How to Gets Kids On the Trail (With a Minimum Amount of Complaining)

By Rebecca Lucas, Girls Who Hike Central Valley

My four year old daughter loves to hike, but it hasn’t always been easy. We’ve had plenty of hikes that included a lot of crying, complaining, and whining. Through trial and error though, we found what worked to help keep my daughter motivated on the trails, and to keep the whining at bay. So, if you’re trying to get your kids out on the trail with you, follow the tips below to make it a relatively painless experience for both you and your kids.


Snacks and Treats

Whether at home, on the road, or wherever we are, my daughter loves to snack, and the trail is no exception. We always make sure to have plenty of healthy snacks on the trail, and some not so healthy ones mixed in as a nice little treat. Some of our go to snacks are Justin’s peanut butter packets, granola bars, trail mix, raisins, Gold Fish crackers, and gummies. The gummies are usually tucked away and brought out at the end of the hike as a nice little reward. Even if we plan on eating lunch or dinner on the trail, we still make sure to have plenty of snacks on hand. It’s a great motivator when those legs start dragging. Just whip out some raisins and peanut butter, and suddenly energy levels come back up.

Start Slow, Work Your Way Up

My daughter didn’t start out crushing miles under her boots. We started slow, with short, easy hikes. We never used a carrier, so she always hiked along with us. The more we hiked, the longer the hikes got. Also, keep in mind the terrain and the elevation gain. Those little legs struggle with high steps or big rocks in the trail. Tons of elevation gain can also be hard for the little ones. Try to find flat, shorter, graded trails to start with, and work your way up from there. Nature or discovery loops are a wonderful place to start, as are any ADA friendly trails. You always want hiking to be an enjoyable experience so that your kids will keep having fun out there on the trail. If you start them on something too hard or above their skill level, it’ll intimidate them, and they might not want to hike anymore. The more confident your little ones are on the trail, the more they’ll enjoy it.


Let Them Explore, Hike at Their Own Pace

Kids love to explore and discover new things. So, let your little ones explore. Point things out to them along the trail. It’ll make the hike more fun for them, rather than just powering through the hike. It will also make the hike an awesome learning experience for your kids. When we first started out, I would print out and bring along scavenger hunts for my daughter to keep her interested in the hike. She loved being able to find everything, crossing items off as we went along. The Junior Ranger activity books in national parks are another great activity for kids to do while hiking and exploring.

Have an End Goal

My daughter’s favorite hikes are the ones where there is something cool for her to see at the end, like a bridge, a waterfall, a lake she can play in, or just an awesome view. As interest wanes on the trail, you can say, “But don’t you want to see the waterfall?” And sure enough, those little legs start moving a little faster. You can even show your kids a picture of the trail or where the trail goes to on the computer at home, so they have a better idea of where you’re going and what they’ll get to see. As your kids get older, show them the hike on a map. This will help them visualize where they’re going and what the terrain will be like. Hiking guide books are great too because they often include a hike description. My daughter loves to know how much further, and when we hit the half way point. With a good hike description, I’m always ready with an answer.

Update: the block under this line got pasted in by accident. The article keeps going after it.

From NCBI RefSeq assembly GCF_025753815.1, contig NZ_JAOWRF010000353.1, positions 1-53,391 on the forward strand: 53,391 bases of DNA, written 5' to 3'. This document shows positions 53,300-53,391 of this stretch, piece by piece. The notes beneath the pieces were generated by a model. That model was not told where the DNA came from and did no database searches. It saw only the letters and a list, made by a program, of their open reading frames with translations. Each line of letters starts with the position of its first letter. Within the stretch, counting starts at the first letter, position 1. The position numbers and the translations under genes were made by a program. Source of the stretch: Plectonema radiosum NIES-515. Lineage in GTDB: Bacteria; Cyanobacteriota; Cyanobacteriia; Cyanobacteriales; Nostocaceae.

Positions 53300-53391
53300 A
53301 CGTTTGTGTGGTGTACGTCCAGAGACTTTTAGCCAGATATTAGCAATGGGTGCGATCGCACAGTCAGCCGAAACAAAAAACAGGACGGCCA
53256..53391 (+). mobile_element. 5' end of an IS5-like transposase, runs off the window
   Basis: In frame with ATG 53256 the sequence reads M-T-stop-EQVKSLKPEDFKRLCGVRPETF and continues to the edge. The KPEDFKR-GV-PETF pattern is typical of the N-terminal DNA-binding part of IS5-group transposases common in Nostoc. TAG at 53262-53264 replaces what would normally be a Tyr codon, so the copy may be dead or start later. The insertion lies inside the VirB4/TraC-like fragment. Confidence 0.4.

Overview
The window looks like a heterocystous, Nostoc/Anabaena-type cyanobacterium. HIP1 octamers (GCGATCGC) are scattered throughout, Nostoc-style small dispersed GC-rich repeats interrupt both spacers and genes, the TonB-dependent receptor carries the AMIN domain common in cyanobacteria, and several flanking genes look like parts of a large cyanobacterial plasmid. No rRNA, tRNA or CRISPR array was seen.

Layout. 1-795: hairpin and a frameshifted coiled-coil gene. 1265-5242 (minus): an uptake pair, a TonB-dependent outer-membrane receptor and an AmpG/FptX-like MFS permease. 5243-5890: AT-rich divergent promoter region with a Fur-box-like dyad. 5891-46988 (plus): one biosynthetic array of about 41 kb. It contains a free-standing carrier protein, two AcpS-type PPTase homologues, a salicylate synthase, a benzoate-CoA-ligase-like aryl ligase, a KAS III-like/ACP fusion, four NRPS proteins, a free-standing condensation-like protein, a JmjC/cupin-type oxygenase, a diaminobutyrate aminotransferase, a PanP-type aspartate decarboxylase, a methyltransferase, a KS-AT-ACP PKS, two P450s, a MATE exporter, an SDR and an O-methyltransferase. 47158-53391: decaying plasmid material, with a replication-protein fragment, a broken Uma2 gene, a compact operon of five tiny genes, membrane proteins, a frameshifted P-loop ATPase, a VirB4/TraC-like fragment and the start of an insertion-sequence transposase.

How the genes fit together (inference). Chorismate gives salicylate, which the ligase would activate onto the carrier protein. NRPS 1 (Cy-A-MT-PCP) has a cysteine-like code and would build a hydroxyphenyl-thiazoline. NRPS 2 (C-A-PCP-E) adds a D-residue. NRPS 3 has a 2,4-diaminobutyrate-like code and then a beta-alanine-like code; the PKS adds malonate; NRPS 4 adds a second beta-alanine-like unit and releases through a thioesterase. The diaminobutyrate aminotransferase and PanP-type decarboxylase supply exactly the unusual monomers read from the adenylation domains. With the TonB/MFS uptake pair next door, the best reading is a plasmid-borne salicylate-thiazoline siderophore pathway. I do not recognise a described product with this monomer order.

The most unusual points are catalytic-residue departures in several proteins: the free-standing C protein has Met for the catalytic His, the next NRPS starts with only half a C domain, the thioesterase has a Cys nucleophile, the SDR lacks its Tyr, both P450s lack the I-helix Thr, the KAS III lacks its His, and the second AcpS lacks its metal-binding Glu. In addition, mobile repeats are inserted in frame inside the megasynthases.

Rewards at the End

This one might not be for all parents, but it worked wonders for us when my daughter went through a “carry me” phase. My daughter was sick one time when we were hiking, so we carried her some of the way to help her out. After that, she still wanted to go hiking, but wanted to be carried. To break that cycle, we started to offer a reward at the end of the hike, an incentive to walk the whole way all by herself. Let’s just say, my daughter now has a ton of national park pins on her backpack. We love the national park gift shops, and always get little collectibles there anyway, but now we make sure to do it after our hike so my daughter can pick out her new pin.

Dress Them Appropriately

And last, but certainly not least, because this might be the most important tip, make sure your kids are dressed appropriately. If it’s cold, dress them in warm clothes. If it’s hot, dress them in cool clothes. When in doubt, layers are your best friend. Remember, your kids might start out cold, but warm up as they hike. Being able to shed layers is key to keeping temperatures just right. Spend money on good hiking boots and socks for your kids. It’s totally worth it. Whatever you do, make sure your littles are comfortable on the trail. If your kids are comfortable, they are much more likely to enjoy the hike, take in the scenery, appreciate nature and the great outdoors, and want to do it all over again. And, hopefully, not complain too much.

Rebecca is the Ambassador for our Central Valley chapter. You can join her local meet ups and discussions through the Central Valley chapter by clicking here. To become a member of Girls Who Hike, click here.